Freshman year of college was a year of rapid growth, immense change, and an intense beginning of the journey to become the person I am now. You will hear me say it time and time again, I hate competition. When I meet folks, who are competing with other people solely because they “want to be better than them,” that is the energy I stay far away from. It makes me uneasy, keeps me uncomfortable, and places the worst taste in my mouth. How far are they willing to go to ensure that they are better than them? What type of behavior are they going to participate in? There is vast difference between those who compete with another person because they feel inspired by that person but still support that person and refrain from participating in toxic behavior to diminish them and those who actively seek to find ways to exhibit to other people that they are better than who they are competing against. The real question those people have to ask themselves is this: Do you like you? Are you proud of you? And if you’re reading that and struggling to find an answer, hesitated to answer, or felt you had to convince yourself that yes, I do like me… this is where the reflection can begin. This is where the support can start. This is where the radical self-love can come forward. When I was surrounded by people who were constantly throwing microaggressions, demonizing communities, speaking poorly of cultural identities different from their own – I had grown exhausted of being a part of it. I spoke out, lost friends, but gained empowerment. When I had settled into what being me meant, I learned that it had nothing to do with those who were around me. It had to do with what I had inside of myself – and I had a whole lot of drive, a whole lot of determination, and a whole lot of “why the hell should I care if people like me if I am standing up for what is right, what I care for, what matters to me?” I learned that our society is already competitive, oppressive, and negative– why am I going to continue and be a part of the trend?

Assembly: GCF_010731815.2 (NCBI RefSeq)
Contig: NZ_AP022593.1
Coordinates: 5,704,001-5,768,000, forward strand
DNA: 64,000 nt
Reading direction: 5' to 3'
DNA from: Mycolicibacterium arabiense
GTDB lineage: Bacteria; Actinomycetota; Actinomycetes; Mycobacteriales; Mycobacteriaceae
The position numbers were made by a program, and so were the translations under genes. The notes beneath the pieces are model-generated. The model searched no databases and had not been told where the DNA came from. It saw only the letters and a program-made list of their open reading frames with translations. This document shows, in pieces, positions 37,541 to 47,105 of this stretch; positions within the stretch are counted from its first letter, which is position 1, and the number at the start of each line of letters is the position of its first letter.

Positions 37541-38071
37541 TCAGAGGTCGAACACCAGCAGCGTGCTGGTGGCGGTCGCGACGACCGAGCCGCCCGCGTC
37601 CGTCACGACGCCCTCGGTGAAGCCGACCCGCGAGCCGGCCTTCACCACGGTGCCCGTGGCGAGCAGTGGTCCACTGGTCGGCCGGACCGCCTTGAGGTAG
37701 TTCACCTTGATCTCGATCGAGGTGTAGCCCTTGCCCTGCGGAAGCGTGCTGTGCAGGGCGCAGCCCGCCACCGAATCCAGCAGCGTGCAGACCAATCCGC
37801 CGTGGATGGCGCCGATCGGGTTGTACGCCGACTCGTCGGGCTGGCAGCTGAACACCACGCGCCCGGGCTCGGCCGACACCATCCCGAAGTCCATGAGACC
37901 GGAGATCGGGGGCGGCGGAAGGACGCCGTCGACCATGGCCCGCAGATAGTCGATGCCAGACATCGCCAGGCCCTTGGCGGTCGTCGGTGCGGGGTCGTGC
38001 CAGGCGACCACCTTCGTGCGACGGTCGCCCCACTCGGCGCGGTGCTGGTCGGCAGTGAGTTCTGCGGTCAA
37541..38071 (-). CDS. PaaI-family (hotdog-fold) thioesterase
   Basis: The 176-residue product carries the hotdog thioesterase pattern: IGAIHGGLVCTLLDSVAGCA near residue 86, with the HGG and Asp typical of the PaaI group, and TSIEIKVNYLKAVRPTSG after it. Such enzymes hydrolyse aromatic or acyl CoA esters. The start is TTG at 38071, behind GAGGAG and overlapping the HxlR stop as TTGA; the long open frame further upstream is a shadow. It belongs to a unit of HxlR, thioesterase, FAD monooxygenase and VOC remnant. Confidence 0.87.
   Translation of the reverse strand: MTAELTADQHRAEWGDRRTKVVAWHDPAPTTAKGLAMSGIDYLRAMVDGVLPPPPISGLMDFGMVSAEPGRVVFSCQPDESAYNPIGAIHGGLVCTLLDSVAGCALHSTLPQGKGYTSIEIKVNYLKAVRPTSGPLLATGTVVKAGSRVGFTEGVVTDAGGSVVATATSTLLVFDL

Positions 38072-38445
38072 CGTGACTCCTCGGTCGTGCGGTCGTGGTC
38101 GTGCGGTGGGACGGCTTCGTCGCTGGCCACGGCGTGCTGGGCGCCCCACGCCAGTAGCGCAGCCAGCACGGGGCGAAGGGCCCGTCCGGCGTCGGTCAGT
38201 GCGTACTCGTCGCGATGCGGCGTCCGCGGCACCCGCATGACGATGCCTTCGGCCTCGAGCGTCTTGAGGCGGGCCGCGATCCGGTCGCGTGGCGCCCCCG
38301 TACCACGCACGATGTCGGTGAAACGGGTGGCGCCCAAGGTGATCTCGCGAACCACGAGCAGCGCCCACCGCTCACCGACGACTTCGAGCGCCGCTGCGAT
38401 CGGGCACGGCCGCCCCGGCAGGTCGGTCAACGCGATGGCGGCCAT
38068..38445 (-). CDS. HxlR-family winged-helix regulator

If someone were to ask me what I thought life was about, this is exactly what I would tell them:
Life is not about competition. It is about inspiring, helping, encouraging, and empowering others so we can all reach our greatest potential. If you’re busy trying to do what others are doing solely to be better than them, not finding and learning your own passions to drive yourself forward, or looking for constant validation to fill a void that only you can fill (with the support of counseling, loved ones, and beyond) – you will be filling a pocket with a hole at the bottom of it for years. For me, life is about foundational passion, finding your own personal goals, creating yourself for yourself, and empowering those around you to do the exact same. Although I am constantly working on who I am, who I want to be, and have acknowledged that growth and healing is not linear, I have found that I am living for myself. Understanding how liberating that truly is has been one of the most impactful turning points in my life. Therefore, at the end of the day, when I am doing certain things in my job, in my personal life, or even the classroom… I am doing those things with love, not for it.